Noteworthy Ceremony Elements: As President and Mrs. Coolidge were descending from the bandstand, two Girl Scouts approached Mrs. Coolidge with flowers. Mrs. Coolidge asked the President to return to the stage while she received them.2

The ceremony opened with an overture by the US Marine Band. Carols followed the lighting of the tree. The ceremony concluded with the "Star Spangled Banner."3 The lyrics and music for the carols were published in the Evening Star to be clipped out and brought to the event.

A flare was lit from the Ellipse at the moment of the tree lighting. This was the signal for Boy Scouts, stationed throughout the city, to trumpet a message that the tree had been lit.

A national radio concert of the event was broadcast from 10:30 to midnight.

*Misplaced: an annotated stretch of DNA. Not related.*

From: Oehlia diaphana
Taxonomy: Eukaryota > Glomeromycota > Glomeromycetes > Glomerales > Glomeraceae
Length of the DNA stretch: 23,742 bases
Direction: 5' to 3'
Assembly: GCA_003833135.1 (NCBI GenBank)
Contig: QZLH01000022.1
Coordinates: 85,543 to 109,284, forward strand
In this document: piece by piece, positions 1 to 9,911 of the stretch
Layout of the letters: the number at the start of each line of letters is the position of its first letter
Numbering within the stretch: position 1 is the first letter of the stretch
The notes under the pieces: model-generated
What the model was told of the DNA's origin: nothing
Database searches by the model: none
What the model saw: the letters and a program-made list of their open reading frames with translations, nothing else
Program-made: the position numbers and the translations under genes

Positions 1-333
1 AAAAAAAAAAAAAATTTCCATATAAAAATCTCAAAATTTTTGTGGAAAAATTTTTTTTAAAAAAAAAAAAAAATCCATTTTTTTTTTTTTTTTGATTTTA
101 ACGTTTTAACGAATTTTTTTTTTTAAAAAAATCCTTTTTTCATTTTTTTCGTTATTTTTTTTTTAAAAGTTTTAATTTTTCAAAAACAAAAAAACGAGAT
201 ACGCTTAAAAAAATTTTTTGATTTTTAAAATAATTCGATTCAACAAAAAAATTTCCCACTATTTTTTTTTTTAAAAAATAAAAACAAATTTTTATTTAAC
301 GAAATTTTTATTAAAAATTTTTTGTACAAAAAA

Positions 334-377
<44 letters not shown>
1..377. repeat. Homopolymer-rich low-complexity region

Two armchairs were placed on the Presidential-reviewing stand for the Coolidges.4

Miscellaneous: As had occurred for three years, at 9:00 p.m. a vested choir from the First Congregational Church walked to the North Portico of the White House where they sang carols for the first family. The last carol was "Bells of Christmas," composed and written by Reverend Jason Noble Pierce for Grace Coolidge. This is likely the same carol dedicated to her in 1924.5

On April 28, 1926, President Coolidge designated the General Grant Tree, third largest of sequoias, as the "Nation's Christmas Tree." The tree is located in Kings Canyon National Park, formerly known as General Grant National Park. Since 1925, the Sanger, California Chamber of Commerce has sponsored an annual celebration at the tree, today known as the "Trek to the Tree" held on the second Sunday of December. By 1998, the tree measured 268 feet tall and over 107 feet around, its age is estimated to be between 1,800 to 2,000 years old.6